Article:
Donald Trump is trying to change America. In the process, is he changing political Twitter?
News coverage of the social media platform itself often focuses on its financial woes, but in the political and cultural worlds, it reigns supreme as a tool to inject an idea or phrase into the public conversation. Donald Trump’s tweets in particular have shaken corporations and thrown politics into chaos, but interestingly, he’s not actually following the common Twitter success template, as I argue in the most recent C&E Technology Bytes column:
Notably, Trump breaks what is usually described as a fundamental rule of Twitter: he rarely engages or interacts. Except for the occasional retweet or brief Twitter-feud, his feed is mostly self-contained. While his tweets make news, he rarely responds to others on Twitter, and he may not look at other people’s feeds much at all.
Violating a sacred commandment of social media! “Thou shalt interact”…except when you’re Donald Trump and you don’t need to. But while HE’S not looking at your tweets, others might be — if you’re interesting and relevant.
…though he may not be scanning Twitter to find new voices, others are — including reporters. Embedded tweets are now common in news stories about the Trump administration, and not just from him: surrogates, observers and opponents often make the cut.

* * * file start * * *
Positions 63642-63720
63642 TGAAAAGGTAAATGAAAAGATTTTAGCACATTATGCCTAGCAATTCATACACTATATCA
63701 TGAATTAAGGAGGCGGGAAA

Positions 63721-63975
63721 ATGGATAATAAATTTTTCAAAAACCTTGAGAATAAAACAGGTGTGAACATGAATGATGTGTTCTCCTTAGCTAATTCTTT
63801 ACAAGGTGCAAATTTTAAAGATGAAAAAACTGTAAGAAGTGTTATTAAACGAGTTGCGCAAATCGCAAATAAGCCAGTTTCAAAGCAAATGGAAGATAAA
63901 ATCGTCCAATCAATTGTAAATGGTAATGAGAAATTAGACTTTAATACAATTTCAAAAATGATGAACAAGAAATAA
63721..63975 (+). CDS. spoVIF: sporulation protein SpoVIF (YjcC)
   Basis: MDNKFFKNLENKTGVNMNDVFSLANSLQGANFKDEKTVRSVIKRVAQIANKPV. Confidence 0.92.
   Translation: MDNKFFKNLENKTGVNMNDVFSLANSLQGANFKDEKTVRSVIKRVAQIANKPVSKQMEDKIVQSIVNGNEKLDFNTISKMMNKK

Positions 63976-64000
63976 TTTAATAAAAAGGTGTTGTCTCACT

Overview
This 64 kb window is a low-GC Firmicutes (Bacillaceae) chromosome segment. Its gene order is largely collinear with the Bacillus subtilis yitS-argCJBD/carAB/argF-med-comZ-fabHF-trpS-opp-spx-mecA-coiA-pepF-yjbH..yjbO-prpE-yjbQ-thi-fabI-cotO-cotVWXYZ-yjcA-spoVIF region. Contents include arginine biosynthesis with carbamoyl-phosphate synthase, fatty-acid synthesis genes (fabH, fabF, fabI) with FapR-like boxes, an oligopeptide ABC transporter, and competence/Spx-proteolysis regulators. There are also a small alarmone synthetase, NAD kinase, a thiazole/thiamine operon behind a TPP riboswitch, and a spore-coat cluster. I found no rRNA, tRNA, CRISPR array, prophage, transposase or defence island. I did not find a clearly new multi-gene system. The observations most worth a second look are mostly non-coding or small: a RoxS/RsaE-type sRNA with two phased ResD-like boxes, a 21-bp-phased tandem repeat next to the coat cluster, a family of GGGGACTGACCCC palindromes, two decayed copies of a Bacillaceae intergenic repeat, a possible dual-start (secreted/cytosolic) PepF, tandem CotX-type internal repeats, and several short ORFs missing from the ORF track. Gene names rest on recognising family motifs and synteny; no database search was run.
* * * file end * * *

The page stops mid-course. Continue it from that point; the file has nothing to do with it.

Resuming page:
This creates an opening. Trump may not see a tweet from Planned Parenthood or the ACLU on his phone, but it may break through the bubble if it makes the jump to the New York Times, Fox News or CNN. Even if he never sees it, the right tweet at the right time will still reach far more eyes than it might.
If Twitter is extra-prominent under Trump, what can activists and organizers do to take advantage of it? Get on the field, for a start, and don’t tweet out mealy-mouthed statements (bland does not sell). Get allies and others to boost your signal, and reach out directly to people writing and talking about your issues. But don’t sell your mission short in search of Twitter glory! Words can come back to haunt you, as President Trump keeps finding out.
What about other politicians?
Could a state legislator from the sticks ride Twitter to Congress and beyond?
Possibly, but it won’t be common. Trump is not a normal candidate. He comes from celebrity-land, a place where outrageous publicity stunts are a proud tradition. For people like Trump, bad press is better than no press at all — what matters is that they are the story, not their rivals. Trump’s background somehow shields him from the full repercussions of his words — for now. But normal politicians won’t be protected by a Trumpian aura, and their tweets can and will derail careers.
Reality can catch up with celebrity politicians, too…
What’s the future of Twitter under Trump? What will we do if the tweetstorms stop? More on that soon.
Top Photo: Donald Trump speaking with the media at a hangar at Mesa Gateway Airport in Mesa, Arizona. Photo by Gage Skidmore.